Edlingham Castle

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Coordinates: 55°22′44″N 1°49′12″W / 55.379°N 1.820°W / 55.379; -1.820

Edlingham Castle
Edlingham Castle - Northumberland - England - 2004-10-31.jpg
EnglishHeritageLogo.svg
Edlingham Castle is located in Northumberland
Edlingham Castle
Edlingham Castle
 Edlingham Castle shown within Northumberland
OS grid reference NU115095
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UK
England
Northumberland

Edlingham Castle is a small castle ruin, having Scheduled Ancient Monument and Grade I listed building status, in the care of English Heritage, in a valley to the west of Alnwick, Northumberland, England. It has been described as "...one of the most interesting in the county", by Nikolaus Pevsner, the architectural historian [1] Edlingham itself is little more than a hamlet with a church alongside the castle.

The ruins are mostly laid low though much of the solar tower still stands despite an impressive crack running several stories down to ground level. The foundations and part of the walls of the hall house, gatehouse, barbican and other courtyard buildings are still visible, most dating from the 16th century.

The castle - more properly a fortified manor house typical of many medieval houses in the North of England - guards one of the few approaches to Alnwick through the hills to its west. Its fortifications were increased in response to the border warfare which raged between England and Scotland in the period from about 1300 to 1600.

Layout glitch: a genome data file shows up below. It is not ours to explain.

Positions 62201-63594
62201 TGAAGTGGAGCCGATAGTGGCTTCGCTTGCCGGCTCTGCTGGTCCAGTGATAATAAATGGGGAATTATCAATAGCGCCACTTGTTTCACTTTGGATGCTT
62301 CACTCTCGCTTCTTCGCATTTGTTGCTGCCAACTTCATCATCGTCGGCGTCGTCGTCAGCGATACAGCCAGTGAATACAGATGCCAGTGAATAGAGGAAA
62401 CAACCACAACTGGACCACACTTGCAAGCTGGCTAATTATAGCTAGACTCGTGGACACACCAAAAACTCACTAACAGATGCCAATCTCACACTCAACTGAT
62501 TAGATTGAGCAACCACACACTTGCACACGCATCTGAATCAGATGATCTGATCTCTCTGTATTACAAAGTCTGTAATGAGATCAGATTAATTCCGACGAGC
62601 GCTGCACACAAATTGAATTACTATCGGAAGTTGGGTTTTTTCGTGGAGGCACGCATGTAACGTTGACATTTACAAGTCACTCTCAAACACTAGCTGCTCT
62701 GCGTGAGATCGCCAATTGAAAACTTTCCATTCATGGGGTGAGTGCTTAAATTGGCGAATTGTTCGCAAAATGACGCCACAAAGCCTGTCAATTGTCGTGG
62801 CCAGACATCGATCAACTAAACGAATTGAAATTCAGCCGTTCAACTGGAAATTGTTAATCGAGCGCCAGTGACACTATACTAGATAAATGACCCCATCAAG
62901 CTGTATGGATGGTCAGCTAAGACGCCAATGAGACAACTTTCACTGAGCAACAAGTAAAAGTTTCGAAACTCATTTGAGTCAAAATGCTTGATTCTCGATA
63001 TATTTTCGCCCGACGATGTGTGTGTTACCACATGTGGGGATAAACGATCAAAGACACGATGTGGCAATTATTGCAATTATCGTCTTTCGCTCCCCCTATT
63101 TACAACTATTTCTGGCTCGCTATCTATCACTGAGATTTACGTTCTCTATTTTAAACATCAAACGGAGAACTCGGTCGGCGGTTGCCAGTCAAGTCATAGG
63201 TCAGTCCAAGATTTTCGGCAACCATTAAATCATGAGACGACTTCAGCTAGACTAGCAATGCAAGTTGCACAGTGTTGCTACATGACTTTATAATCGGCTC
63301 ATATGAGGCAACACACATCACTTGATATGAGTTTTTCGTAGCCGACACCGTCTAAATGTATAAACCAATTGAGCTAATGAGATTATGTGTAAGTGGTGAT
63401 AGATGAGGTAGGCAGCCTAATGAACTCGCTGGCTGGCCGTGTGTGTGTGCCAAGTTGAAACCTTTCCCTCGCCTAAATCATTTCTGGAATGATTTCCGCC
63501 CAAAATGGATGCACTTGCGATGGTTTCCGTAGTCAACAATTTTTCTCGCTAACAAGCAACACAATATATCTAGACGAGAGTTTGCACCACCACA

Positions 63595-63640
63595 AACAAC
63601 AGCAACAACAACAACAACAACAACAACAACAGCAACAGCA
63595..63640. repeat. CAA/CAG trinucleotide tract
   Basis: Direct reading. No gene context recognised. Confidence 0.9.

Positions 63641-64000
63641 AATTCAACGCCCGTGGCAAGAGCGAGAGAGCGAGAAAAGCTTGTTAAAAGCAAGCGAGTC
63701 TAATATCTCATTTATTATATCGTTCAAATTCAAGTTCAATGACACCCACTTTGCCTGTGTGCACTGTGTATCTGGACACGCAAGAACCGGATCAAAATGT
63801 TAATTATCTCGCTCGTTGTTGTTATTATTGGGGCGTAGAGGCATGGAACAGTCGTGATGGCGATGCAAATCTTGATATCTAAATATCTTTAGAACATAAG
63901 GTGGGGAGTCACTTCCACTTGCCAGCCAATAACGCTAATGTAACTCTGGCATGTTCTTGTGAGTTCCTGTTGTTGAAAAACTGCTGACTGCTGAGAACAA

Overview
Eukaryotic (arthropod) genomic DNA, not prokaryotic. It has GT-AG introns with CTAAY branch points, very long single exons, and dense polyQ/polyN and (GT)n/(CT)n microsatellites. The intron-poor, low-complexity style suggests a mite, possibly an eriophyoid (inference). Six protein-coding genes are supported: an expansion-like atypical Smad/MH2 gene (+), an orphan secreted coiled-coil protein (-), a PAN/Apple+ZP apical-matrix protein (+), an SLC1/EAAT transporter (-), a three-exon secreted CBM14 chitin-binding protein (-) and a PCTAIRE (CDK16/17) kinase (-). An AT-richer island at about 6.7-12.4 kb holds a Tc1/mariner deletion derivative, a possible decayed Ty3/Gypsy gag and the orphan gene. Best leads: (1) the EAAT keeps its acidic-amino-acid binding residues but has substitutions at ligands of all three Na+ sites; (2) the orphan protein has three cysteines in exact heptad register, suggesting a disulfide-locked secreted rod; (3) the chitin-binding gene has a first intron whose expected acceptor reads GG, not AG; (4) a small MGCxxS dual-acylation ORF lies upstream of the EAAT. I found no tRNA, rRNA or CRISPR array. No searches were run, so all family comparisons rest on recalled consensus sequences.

History[edit]

View of Edlingham Castle ruins from the gatehouse

By 1174, a manor house at the location was in the possession of a John of Edlingham. In 1294, a descendant, Walter of Edlingham sold it to William de Felton, who strengthened it by building strong ramparts and a gatehouse, fortifying the main hall and adding other buildings inside a courtyard. In 1396 Elizabeth de Felton inherited it, marrying Sir Edmund Hastings, who added a strong solar tower. Their descendants occupied the castle and estate until 1514; it was then it was purchased by George Swinburne; a constable of Prudhoe, whose family held it until the 18th century.

During this time it gradually fell into disrepair, with most of the buildings dismantled to build nearby farmhouses in the 1660s, but leaving the solar tower intact. In 1978 the Department for the Environment acquired the site and conducted extensive archaeological excavations, prior to which rubble filled the solar tower to a height of three metres.

The site is now in the care of English Heritage and is easily accessible from the nearby church of St John the Baptist, Edlingham. William de Felton is buried there. There is an interpretation board on-site, while more detailed leaflets are available from the church for a small donation.

See also[edit]

References & External links[edit]

  1. ^ Pevsner N. Buildings of England: Northumberland. Penguin books 1957.